Should I File for Bankruptcy?

Should I File for Bankruptcy?

Probably.  Filing for bankruptcy is an option people do not want to consider until it is too late.  Once you get past the stigma of bankruptcy, it is a really good program.  The earlier you consider whether bankruptcy could help you, the better off you will be.

What is bankruptcy?

Bankruptcy is a federal program to help with debt.  The ability to deal with debt in bankruptcy has been around since the country was founded.  The rules have changed over the years, but the concept remains the same.  Anyone can have trouble with debt.  Debt problems should not define who you are or keep you from living your life.  So, there is a fresh start called bankruptcy.  It is just one way the government takes care of you.  There is no reason to resist using it.  When you get old enough to retire, are you going to refuse to use social security?  Why would you refuse to use bankruptcy?  They are both government programs for the benefit of the people.

Bankruptcy is how the federal government wants you to deal with overwhelming debt.  Bankruptcy is so important to the federal government that it does not leave it to the state courts.  The United States Bankruptcy Court still handles bankruptcies in every state.  Of course, the government has an interest.  It does not want you to get sick of working just to pay your creditors.  If you do, you might stop working and stop paying taxes.  To keep you on the tax rolls, the government will tell the banks to get lost and give you a fresh start.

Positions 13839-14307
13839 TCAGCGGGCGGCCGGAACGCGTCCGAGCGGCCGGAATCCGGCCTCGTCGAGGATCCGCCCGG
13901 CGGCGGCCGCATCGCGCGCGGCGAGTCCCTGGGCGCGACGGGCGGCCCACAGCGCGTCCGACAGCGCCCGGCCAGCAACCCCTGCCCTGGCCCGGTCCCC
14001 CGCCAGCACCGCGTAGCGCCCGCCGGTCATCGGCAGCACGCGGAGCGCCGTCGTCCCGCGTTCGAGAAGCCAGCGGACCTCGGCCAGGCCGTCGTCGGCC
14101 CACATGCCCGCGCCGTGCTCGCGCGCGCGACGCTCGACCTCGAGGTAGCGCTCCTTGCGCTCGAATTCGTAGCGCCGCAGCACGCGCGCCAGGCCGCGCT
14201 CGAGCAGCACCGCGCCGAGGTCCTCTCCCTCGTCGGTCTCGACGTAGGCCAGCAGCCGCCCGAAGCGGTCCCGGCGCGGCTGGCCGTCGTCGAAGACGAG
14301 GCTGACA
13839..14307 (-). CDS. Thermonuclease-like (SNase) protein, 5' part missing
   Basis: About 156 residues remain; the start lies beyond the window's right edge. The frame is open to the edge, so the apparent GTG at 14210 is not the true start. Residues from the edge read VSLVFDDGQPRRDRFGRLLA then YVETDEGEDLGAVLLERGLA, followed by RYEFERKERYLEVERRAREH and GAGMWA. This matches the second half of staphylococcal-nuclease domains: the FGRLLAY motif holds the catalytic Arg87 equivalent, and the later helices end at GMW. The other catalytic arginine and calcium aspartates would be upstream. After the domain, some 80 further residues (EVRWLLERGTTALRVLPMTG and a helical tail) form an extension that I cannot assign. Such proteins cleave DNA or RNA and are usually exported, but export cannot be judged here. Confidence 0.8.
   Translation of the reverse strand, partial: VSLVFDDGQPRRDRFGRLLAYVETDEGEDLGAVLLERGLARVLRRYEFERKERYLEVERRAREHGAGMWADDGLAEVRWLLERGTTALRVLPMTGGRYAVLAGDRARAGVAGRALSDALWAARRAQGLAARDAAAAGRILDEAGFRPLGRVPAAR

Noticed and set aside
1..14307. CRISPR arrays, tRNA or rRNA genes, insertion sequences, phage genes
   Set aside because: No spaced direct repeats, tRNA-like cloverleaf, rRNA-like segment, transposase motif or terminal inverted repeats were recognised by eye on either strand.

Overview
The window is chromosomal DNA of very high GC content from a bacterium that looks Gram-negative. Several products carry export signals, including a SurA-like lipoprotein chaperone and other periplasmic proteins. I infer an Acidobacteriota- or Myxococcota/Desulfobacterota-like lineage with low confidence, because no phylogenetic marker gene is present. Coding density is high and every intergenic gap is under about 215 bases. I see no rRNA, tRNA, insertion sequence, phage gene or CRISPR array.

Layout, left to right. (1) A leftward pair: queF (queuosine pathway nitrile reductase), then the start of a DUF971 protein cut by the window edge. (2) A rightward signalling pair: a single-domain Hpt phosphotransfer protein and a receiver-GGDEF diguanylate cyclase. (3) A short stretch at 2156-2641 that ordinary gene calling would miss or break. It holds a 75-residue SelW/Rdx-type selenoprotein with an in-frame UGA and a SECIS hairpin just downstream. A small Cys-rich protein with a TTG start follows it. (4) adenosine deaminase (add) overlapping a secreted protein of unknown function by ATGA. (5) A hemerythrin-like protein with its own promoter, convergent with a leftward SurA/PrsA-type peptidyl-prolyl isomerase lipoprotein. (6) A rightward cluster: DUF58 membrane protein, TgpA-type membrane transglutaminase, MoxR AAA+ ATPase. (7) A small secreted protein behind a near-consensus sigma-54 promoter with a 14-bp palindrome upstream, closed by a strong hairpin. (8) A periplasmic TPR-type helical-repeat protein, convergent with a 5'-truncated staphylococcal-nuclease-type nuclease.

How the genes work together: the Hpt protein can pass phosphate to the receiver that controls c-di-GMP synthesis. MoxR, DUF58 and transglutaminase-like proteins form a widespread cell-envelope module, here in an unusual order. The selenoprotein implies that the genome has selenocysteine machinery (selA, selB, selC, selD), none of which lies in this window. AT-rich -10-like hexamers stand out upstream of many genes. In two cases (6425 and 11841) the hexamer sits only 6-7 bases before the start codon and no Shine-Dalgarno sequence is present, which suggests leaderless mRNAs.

Bankruptcy is becoming more acceptable as life is getting harder in America.  America is producing more “working poor” than ever before.  Working hard at a job every day is no guarantee you will be able to pay your bills anymore.  Popular magazines even discuss bankruptcy as it becomes an accepted means of dealing with debt.

How do I know when to file for bankruptcy?

You will probably not realize you need bankruptcy until long after you really do.  The perfect time to file bankruptcy is at the tipping point where your income no longer meets your expenses.  Unfortunately, not many people realize that this is the beginning of the end.  Because of cheap credit options and other means to deal with debt, it might be years before it becomes clear that bankruptcy is the answer.  It often doesn’t even seem like a problem until it’s too late.  Early warning signs are paying a bill late or charging something on a credit card to worry about later.  If the income is not enough to pay expenses now, there will not be extra income to catch up later.  This downward spiral can continue for a very long time.  It is best to realize it early and address the issue.

Do I have to be broke to file bankruptcy?